Sunday 18 February 2018

If all goes well for England this afternoon, Wayne will be forgiven

Talismanic striker guilty of breaking golden rule when it comes to ignoring fans, writes Richard Sadlier

richard sadlier

You know the feeling. You've just watched your team under-perform when it matters most and are overcome with rage. You lash out at the players who have let you down badly as they walk head-bowed from the field. You boo them and mock them, belittling their efforts as much as you can.

You question their ability, their commitment and their motivation. You feel cheated, even foolish, for putting your faith in them in the first place. You may even believe you hate them. It may or may not surprise you to learn though, that in those situations, players feel the same about you.

Wayne Rooney's most notable contribution to the World Cup finals so far has been to criticise the England fans who jeered and booed the players after their goalless draw with Algeria 10 days ago. His comments were reported everywhere. He was hammered for saying what he did, but he was certainly not alone in thinking it.

The relationship between most players and fans is very straightforward. When things are going well, the mutual appreciation gushes from both sides. Songs are sung, chants are chanted, and all is well with the world.

Players heap praise on the crowd for their invaluable input, giving the impression that success wouldn't have been possible without them. I've done it many times. You scratch your head in astonishment at how these people can be so committed and supportive of your every effort. It's hard to understand, but by God it's appreciated. It really is. It's even a little humbling. When things don't go so well though, it all gets a little more strained.

There are many different skills which need to be learned if a career in professional football is to be realised. One of them, and a very important one at that, is the ability to consistently perform irrespective of the surrounding environment. Put another way, you need to be able to ignore the feedback from beyond the dugout. And put a different way again, you need to blank the input of the fans, particularly when you're not playing well.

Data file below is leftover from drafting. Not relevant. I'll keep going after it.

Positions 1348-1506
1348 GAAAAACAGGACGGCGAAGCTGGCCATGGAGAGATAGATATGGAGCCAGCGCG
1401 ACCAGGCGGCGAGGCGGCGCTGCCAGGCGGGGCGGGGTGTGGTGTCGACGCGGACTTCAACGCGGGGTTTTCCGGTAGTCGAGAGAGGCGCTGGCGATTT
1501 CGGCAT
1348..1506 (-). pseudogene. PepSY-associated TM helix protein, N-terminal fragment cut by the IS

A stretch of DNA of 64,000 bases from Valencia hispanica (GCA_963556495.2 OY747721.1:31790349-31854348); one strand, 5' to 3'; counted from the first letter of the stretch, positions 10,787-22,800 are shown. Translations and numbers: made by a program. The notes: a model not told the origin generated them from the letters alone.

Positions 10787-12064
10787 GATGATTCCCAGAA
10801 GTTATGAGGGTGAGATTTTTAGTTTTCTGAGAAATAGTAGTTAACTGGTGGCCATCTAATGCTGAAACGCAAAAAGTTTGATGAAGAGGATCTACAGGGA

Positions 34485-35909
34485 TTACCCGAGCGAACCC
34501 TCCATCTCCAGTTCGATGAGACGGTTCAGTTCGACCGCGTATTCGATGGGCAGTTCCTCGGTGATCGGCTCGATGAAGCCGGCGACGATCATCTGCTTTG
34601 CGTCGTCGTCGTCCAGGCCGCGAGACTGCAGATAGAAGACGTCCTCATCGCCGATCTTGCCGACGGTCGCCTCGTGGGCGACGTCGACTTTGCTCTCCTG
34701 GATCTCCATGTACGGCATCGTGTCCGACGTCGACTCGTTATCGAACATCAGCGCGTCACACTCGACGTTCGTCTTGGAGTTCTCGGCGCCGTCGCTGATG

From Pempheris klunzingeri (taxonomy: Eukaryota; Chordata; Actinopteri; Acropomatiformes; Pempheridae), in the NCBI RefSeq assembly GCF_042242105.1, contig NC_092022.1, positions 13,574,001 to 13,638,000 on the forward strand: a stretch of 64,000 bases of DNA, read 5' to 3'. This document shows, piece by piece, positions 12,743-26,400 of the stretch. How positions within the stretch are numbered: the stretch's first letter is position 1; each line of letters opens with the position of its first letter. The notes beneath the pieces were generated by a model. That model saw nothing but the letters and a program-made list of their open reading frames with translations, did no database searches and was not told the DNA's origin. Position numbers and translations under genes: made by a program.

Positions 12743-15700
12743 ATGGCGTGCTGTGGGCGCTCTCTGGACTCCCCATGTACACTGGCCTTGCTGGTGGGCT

It was one of the many instructions we would bark at each other before leaving the Millwall dressing-room prior to the each game, mostly when we played at home. We knew from experience that the crowd would turn on us if we were not at our best, and if things were to go that way, we would need to be able to handle it.

It is not a scenario for listening to the views expressed or taking on board their observations and insights. They would be threatening and aggressive, rude and abusive. They were to be ignored at all costs, which isn't the easiest of things to manage. If we were to succeed, it would have to be done without them and in spite of them.

And if we did succeed, we would praise them for their support, thank them for being there, and say they were entitled to express whatever views they liked, whenever they liked. We were just happy we could make them so happy.

Following the Slovenia game, the England players followed that very same path and praised the fans that were there in support.

You can bet that before a ball was kicked, instructions were given to players to compliment the travelling support after the game irrespective of the outcome. Rooney's comments had been a little too close to the truth for most. It would be much better to revert to the bullshit. It's just easier that way.

Players want fans to support them regardless of performance, and fans expect players to perform irrespective of support.

If it all goes well for England this afternoon, Rooney's comments will be forgiven, the booing from the crowd will be forgotten, and plans can begin in London on how best to parade the trophy when it will certainly be arriving home in London in a fortnight.

However, if they don't show a marked improvement from their three games so far, this will be their final game. The fans will have plenty to say then too.

With many supporters, the desire to abuse comes as naturally, even more naturally, as any desire to praise.

It is not a trait which is in all England fans, but those who let their voices be heard against Algeria will be there again this afternoon in Bloemfontein.

If the players repeat that performance again, the supporters will feel justified in doing likewise.

The view from within the dressing-room will be just the same, it's just that you won't have such honesty from anyone this time. Back to the bullshit again then.

Sunday Independent

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